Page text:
The reason I talk to myself is because I’m the only one whose answers I accept. — George Carlin
Like the last ride of the day, Wrath of the Lich King is going down the final hill to the station as Cataclysm is still under construction with its gates opening later this year.
It’s been just over a year and a half since many of us stood outside our favorite nerd outlets. We waited anxiously for the clock to tick over midnight so we could get our hands on the eagerly anticipated expansion starring Arthas and set on the frozen continent of Northrend.
Before we knew it everyone was in, running everywhere trying to take in everything they possibly could. It all seemed like too much.
Look at all these quests! There are so many zones to visit, raid bosses to kill, and achievements to check off. Take a trip to Six Flags or Cedar Point and you see the same thing. Kids and adults alike bursting through the gates and running as quickly as they can to their favorite rides. The faster you go, the more you can do!
I stood looking down at Naxxaramas a mere 40 hours after installing my copy of Wrath, eagerly anticipating the coming raiding season. An instance I had never been able to conquer to start off an expansion where I would look to lead a guild at the forefront of progression.
Like walking through the tunnel under the highway into Kennywood, too much to do, so little time.
Everything Old Is New Again
Theme Parks are the epitome of old fashioned. They are packed with rides and attractions that have been around since the early 1900s. It doesn’t matter where you go, all of the rides are the same. You have your swings, your log flume, your raging rapids, your tea cups, and of course your scrambler and swinging ship.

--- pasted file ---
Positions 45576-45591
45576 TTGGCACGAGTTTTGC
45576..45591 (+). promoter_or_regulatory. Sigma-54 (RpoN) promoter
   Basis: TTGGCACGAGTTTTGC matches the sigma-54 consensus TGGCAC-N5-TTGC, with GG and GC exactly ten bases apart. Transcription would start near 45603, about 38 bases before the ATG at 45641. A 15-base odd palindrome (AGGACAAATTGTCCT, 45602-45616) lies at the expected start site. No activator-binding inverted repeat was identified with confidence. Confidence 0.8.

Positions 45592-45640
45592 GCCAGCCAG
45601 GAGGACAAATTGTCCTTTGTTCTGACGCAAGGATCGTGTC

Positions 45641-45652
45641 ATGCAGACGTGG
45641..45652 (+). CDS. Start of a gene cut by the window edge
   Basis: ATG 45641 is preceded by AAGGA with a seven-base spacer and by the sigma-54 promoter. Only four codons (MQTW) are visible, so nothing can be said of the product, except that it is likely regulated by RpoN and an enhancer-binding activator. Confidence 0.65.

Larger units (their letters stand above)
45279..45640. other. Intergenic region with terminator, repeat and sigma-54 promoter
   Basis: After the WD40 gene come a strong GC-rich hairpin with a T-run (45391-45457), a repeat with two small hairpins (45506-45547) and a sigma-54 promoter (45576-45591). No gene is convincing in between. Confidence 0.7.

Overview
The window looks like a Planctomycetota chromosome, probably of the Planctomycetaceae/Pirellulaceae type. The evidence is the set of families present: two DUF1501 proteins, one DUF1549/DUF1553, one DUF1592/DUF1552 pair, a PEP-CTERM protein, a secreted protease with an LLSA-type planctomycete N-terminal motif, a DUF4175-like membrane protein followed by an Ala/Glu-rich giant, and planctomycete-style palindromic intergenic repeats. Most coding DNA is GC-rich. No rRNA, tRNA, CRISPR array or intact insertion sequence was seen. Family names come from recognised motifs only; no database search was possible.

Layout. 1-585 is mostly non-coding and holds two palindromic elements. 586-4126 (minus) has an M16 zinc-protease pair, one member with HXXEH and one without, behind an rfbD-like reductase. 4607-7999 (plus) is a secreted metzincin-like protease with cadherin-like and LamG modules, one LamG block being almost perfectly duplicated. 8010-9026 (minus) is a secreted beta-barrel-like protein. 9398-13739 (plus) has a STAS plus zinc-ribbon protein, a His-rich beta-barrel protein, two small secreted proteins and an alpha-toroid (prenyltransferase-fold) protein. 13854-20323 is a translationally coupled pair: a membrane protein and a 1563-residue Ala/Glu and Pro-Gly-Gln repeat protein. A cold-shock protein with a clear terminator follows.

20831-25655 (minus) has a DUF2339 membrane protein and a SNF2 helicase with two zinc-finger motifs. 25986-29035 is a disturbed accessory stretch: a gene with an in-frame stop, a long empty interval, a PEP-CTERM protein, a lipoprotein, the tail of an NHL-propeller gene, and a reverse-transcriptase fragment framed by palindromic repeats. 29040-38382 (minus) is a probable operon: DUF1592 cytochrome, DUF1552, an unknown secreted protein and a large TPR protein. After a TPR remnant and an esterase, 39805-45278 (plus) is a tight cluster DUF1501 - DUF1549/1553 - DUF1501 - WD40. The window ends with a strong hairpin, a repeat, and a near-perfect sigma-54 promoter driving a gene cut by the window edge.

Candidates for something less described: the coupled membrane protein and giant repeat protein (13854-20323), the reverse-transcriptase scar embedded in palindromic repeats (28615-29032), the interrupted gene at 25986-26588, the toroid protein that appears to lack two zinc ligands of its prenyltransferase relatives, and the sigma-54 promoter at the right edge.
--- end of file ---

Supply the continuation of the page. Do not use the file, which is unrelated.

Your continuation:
Everyone knows this, yet we gleefully stand in line and wait to get on to chase that same feeling, the feeling of invincibility one can only feel with a safety check and a lap bar. We chase that feeling inside the game and inside raids. Our characters are powered up unlike anything we’ve ever seen! Getting those numbers higher, ratcheting up the difficulty, and achieving something grand is something you can’t match. That euphoric feeling of seeing the achievement window flashing up, the receipt of congratulations, all play into the experience.
It’s a similar feeling to getting off a really intense roller coaster. You get on the lift hill and climb, anticipation building, until you crest over the first hill and take off screaming into a tangle of steel and g force. The ride takes you places you expect and small changes in the track may jolt you more than you even realize.
What’s the difference between the swinging ship at one amusement park or another? Nothing. What’s the difference between Blood Queen and Patchwerk? Nothing (virtually).
Is this a bad thing? I guess that’s really for us as players, the p(l)aying public to really decide. Why do people continue to go to theme parks where really only one new ride pops up every year (or 5) at best? Simple, an engine, a single design can only take one so far. It used to be that the only coasters out there were wooden. Rickety, heavily greased, and jam packed with fun.
The expansion to steel and the various cars and track types have made new, unique thrills. Does WoW need to discover it’s own new attractions? More than just…more of the same?
What do we really want?
Is what we have good enough? Do we want something more?
There is still one element that I left out from both the raiding and theme park discussion: community. You don’t go to a theme park alone, you go with a group of friends. Many of the above repetitions stay fun and fresh because when you’re out having fun with your closest friends, every experience is truly unique. Raiding is no different.